Dirty condenser can be the cause for your refrigerator not cooling problem.. If the condenser is dirty, the compressor will cut off on the overload. (A thermostat that is on the side of the compressor that cuts it off if it overheats). Often when this happens you’ll hear a clicking noise about 2 to 3 minutes apart. This is your compressor cutting in and out as it overheats and cools off. Now you need to find out why the compressor is overheating. First you’re going to need to remove the cover from the back of the refrigerator. Once you remove the cover you should see the compressor. Now look at the condensing coils (condensing coils are going to be either behind the compressor, beside the compressor or on the back of the refrigerator) to see if they are dirty if so clean them. To clean the condenser I normally use a brush made for this. You can buy them at Wal-Mart. Once clean your problem may be fixed. Leave refrigerator unplugged for a while (20 min. or so). Then plug it back in and if the compressor doesn’t overheat problem is fixed. If it still overheats read on.

START RELAY

(Compressor clicking won’t start)



The start relay can also cause the fresh food and the freezer sections not to work. If the start relay is bad, the compressor will not start and you will hear a clicking noise in 2-5 minute intervals. The clicking noise is the overload cutting the compressor off when it overheats from trying to start with a bad start relay. To find out if this is bad first unplug the refrigerator. Then take the cover off that is on the side of the compressor. Now you should be able to see the start relay plugged on to the side of the compressor and unplug it. Now the best way to tell if it’s bad is to shake it. If it rattles, it’s bad and needs to be replaced. If not, most of the time it’s ok. But rather than saying the compressors bad, you might want to replace it anyways because it don’t cost much in most cases (less than $25). If you replace it and it doesn’t work then the compressor is bad and you’ll need you call a repairman. (Note that compressors are very costly and are normally not worth fixing). Refrigerator start relays can be purchased at AppliancePartsPros.com or simply search your part above.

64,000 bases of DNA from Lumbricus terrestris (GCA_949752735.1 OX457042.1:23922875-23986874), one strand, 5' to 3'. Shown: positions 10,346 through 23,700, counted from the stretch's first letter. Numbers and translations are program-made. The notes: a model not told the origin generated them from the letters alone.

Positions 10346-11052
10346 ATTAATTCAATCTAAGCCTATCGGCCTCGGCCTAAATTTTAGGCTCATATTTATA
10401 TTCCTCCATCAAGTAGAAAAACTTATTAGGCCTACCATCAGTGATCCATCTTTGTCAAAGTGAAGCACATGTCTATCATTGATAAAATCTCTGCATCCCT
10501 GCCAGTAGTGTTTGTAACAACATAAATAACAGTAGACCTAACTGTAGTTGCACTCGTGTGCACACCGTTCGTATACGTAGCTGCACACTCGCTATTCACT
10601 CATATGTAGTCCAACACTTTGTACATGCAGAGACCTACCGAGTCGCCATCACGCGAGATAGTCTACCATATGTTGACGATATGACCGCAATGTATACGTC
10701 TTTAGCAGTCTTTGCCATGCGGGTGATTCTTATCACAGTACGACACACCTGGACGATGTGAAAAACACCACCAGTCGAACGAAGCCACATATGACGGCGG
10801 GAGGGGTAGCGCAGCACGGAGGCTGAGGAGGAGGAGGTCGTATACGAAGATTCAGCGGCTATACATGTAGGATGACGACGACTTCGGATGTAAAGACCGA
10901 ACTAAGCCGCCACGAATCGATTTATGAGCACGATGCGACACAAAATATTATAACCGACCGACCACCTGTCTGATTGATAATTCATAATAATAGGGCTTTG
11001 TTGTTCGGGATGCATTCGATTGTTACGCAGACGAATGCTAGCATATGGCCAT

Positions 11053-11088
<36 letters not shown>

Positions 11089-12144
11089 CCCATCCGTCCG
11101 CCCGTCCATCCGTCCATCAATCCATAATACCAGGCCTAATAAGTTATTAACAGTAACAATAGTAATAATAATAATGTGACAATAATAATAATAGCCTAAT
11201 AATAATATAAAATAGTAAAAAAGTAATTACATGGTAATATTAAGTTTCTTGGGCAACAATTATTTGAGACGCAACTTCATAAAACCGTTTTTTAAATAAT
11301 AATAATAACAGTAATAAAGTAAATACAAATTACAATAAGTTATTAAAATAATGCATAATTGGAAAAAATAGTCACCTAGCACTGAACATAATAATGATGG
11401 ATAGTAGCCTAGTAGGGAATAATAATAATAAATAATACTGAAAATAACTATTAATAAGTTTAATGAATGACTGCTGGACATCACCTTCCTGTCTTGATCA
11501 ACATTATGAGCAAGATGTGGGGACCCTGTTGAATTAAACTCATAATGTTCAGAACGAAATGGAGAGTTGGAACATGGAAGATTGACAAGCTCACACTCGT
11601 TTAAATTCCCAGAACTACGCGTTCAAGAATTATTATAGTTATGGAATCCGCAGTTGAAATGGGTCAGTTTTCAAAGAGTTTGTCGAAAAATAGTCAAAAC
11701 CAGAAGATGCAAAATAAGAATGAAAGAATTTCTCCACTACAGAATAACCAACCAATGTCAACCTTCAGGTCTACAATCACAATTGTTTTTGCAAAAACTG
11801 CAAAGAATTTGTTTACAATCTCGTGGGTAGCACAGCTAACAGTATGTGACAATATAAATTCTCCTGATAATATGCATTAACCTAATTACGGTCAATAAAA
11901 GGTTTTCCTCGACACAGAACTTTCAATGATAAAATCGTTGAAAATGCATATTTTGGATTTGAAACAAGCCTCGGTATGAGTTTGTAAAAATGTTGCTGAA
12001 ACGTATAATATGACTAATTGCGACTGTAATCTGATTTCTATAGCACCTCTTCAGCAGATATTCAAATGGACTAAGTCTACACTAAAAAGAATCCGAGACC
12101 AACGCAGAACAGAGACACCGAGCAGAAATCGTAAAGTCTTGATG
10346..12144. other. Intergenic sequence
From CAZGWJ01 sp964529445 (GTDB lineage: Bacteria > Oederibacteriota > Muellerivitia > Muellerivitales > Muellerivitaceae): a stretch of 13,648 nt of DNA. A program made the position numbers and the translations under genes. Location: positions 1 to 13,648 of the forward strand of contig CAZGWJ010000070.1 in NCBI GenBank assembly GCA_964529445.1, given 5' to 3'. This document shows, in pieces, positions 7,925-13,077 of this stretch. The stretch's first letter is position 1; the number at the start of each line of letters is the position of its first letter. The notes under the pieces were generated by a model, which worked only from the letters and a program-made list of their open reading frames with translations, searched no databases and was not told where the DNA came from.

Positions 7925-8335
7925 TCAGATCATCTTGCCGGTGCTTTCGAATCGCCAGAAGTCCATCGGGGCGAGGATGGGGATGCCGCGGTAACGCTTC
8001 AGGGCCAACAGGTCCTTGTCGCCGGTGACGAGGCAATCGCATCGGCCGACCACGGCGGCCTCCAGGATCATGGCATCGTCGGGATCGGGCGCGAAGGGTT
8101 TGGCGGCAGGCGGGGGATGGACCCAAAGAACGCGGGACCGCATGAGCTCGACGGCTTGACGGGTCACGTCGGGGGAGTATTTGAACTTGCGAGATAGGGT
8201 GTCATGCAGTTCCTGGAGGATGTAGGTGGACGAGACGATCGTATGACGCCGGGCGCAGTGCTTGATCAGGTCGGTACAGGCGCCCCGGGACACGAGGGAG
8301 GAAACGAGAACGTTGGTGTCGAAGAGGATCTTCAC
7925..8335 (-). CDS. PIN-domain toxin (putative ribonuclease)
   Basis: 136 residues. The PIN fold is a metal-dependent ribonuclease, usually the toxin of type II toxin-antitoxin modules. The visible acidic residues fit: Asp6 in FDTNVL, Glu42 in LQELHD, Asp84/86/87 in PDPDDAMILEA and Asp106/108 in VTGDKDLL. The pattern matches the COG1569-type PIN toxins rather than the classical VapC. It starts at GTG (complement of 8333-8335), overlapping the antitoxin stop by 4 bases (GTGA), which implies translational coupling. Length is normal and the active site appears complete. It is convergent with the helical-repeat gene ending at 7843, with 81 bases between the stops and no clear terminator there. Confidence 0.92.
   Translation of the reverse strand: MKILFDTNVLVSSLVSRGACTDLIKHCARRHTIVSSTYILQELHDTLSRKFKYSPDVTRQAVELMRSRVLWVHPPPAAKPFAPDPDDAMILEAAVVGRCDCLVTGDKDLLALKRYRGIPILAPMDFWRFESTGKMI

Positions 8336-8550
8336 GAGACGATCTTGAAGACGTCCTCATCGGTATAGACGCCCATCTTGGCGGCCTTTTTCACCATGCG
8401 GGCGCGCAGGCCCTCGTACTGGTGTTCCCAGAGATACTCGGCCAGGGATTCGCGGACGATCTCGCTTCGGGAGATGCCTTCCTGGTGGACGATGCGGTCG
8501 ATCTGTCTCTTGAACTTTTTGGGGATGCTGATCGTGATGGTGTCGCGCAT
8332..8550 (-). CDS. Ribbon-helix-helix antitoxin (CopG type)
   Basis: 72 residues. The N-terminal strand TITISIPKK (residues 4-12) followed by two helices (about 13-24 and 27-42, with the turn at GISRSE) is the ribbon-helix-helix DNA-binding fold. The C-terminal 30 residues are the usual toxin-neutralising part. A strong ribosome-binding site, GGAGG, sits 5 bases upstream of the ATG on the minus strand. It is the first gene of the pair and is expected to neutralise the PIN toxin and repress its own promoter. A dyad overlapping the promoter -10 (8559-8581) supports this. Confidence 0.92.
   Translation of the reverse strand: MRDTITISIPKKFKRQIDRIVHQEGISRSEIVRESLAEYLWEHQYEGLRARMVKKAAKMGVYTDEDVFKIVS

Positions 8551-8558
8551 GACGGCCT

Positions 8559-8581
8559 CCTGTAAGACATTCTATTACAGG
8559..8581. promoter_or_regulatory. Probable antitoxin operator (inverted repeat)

Locating and Identifying Compressor Start Relays



Below are pictures of common start relays on the side of a compressor I had on my shop table.

If your compressor has a cover such as this one, remove it to access the relay.

Remove cover to access start relay
Overload and relay on compressor
compressor overload and relay on bench



Some refrigerators use a relay-overload combination such as this one.

start relay overload comb

STUCK IN DEFROST